We’ve crystalized carbon and hid it away in concrete. Entire hyperscale data centers are powered by the wind and the sun. Air, free and abundant, can be used in lieu of water to cool data centers — even in a place like Houston (which is saying a lot based on the summer we’re having in Texas).

Efficiency gains have helped to limit electricity demand from data centers to the point where they now account for only 1% of global electricity demand after data consumption shot up by almost 40% in the spring of 2020.

Still, the industry continues to challenge itself to do better by the environment, striving to reach the zero carbon holy grail. The final frontier in the fight to get that last bit of operating emissions out of the atmosphere is the uninterruptible power supply system.

Diesel engine generators have been the go-to since the beginning of data center time. They pack a lot of power into a relatively small footprint. If the fuel’s available, then a data center can stay up and running through a really long power outage.

Of course, what diesel power generators offer in terms of practicality is offset by carbon emissions. And so, data center developers and operators are bringing a lot of creative options to the table, approaching the problem from a number of angles.

Green backup power

Hyperscalers, like Facebook and Google, have rolled out interesting alternatives in recent years, and Compass announced our newest effort to go green earlier in the summer. Here’s a quick rundown on some promising front-runner alternatives to diesel-powered generators.

  • Alternative fuels — Earlier this summer, Compass announced a partnership with Foster Fuels to become one of the first data center providers to use hydrogenated vegetable oil (HVO)-based biodiesel to fuel on-site generators. Using HVO blended fuels has the potential to reduce a facility’s greenhouse gas (GHG) emissions by approximately 85% versus traditional diesel. It also significantly reduces particulates and sulfides emitted.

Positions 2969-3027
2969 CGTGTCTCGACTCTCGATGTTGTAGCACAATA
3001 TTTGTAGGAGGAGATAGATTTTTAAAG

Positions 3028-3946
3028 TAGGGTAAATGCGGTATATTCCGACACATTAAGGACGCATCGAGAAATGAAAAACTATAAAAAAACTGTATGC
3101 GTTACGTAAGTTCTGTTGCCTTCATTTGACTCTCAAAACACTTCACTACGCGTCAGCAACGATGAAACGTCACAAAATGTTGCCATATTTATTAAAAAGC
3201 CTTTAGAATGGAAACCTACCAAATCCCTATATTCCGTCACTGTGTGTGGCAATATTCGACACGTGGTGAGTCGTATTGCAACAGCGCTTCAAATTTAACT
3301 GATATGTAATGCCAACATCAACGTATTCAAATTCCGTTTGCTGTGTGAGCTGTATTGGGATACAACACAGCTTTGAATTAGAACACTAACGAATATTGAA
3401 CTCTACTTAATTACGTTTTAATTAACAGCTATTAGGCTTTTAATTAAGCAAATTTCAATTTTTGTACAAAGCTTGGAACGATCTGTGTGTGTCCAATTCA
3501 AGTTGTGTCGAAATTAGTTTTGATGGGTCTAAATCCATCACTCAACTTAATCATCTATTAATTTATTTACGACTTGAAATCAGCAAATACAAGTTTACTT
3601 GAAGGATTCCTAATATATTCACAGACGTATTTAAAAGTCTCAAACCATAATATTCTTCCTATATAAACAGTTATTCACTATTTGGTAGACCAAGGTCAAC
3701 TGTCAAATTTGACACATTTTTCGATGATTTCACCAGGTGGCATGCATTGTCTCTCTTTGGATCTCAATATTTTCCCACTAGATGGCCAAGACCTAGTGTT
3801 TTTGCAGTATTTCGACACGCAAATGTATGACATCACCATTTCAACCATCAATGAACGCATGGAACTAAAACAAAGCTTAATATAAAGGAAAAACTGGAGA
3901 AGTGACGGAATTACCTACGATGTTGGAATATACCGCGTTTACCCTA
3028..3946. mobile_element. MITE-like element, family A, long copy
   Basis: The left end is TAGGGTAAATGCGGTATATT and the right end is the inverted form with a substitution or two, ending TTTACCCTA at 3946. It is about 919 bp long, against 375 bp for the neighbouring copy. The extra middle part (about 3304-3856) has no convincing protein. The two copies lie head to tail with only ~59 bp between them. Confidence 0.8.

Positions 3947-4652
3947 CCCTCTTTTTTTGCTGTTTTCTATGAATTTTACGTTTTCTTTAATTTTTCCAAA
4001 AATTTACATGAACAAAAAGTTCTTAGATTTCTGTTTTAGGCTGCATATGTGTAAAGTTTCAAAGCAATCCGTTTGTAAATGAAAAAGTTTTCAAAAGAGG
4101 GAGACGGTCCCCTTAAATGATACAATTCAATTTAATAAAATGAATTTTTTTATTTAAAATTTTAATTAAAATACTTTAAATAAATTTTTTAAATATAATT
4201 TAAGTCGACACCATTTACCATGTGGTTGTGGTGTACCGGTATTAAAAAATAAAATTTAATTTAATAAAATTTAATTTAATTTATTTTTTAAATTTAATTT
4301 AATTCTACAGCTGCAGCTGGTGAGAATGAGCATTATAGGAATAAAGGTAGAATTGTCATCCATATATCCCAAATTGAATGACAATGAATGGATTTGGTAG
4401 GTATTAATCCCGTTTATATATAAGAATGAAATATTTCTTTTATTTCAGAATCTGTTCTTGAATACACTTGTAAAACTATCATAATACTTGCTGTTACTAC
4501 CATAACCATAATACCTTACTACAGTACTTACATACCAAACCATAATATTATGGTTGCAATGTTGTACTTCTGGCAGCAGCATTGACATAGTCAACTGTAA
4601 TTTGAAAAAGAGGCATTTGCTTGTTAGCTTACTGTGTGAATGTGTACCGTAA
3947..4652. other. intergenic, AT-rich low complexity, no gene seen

• Lithium-ion batteries — In 2014, Facebook began testing lithium-ion (Li-ion) batteries for backup power.  As the Li-ion batteries have become increasingly available and affordable, several data center operators have begun placing them on individual racks, bypassing the traditional valve-regulated lead-acid battery UPS for backup power. Given the longer life, smaller footprint, and environmental advantages, Li-ion batteries now account for 15% of the data center battery market, and adoption is expected to reach 38.5% by 2025.  However, fire protection concerns loom large with Li-ion solutions.
  • Google’s battery park - Google just completed a two-year test of a “battery park” at a data center in Belgium. The battery park replaced diesel-powered generators with 10,665 solar panels that generate a total of 2.9GWh of electricity, 5.5 MWh of which can be stored. When not in use, the battery park feeds power back into the Belgian grid.   

The reliability of a data center is everything, and it hinges on backup power. It stands to reason this is a complex issue with a lot of different solutions bubbling up to the surface.

Operators are hard at work to strike the balance between reliability and sustainability. The entire industry is taking carbon emissions very seriously, working hard and working together to design solutions that are scalable and effective. Time will tell where we land on the voyage, but the great work underway tells me progress is being made, and, ultimately, we’ll get there together.